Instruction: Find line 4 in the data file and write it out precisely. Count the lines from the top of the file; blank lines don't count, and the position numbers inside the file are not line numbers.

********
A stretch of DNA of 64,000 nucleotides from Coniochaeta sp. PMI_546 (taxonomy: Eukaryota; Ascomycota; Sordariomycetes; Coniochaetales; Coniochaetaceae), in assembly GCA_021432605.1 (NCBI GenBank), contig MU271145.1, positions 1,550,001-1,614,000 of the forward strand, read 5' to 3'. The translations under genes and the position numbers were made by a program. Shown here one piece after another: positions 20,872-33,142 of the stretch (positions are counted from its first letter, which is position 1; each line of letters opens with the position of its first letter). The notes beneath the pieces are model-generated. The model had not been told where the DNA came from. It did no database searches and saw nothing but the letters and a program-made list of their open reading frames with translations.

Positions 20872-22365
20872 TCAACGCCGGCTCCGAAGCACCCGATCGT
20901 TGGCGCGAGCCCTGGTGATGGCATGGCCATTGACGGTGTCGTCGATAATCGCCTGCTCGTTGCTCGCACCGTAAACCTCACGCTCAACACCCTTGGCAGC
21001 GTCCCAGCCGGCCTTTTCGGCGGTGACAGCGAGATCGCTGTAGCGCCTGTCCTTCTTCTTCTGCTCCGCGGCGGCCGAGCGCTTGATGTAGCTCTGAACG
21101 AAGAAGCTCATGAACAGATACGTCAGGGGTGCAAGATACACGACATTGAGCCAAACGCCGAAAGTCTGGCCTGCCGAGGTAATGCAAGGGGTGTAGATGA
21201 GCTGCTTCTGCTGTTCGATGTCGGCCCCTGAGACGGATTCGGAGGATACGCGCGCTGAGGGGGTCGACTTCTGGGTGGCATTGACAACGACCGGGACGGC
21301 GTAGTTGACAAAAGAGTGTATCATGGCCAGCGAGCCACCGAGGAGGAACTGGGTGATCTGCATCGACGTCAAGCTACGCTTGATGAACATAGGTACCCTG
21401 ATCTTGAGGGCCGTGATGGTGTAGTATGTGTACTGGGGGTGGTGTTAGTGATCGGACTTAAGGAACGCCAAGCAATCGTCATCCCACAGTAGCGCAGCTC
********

20901 TGGCGCGAGCCCTGGTGATGGCATGGCCATTGACGGTGTCGTCGATAATCGCCTGCTCGTTGCTCGCACCGTAAACCTCACGCTCAACACCCTTGGCAGC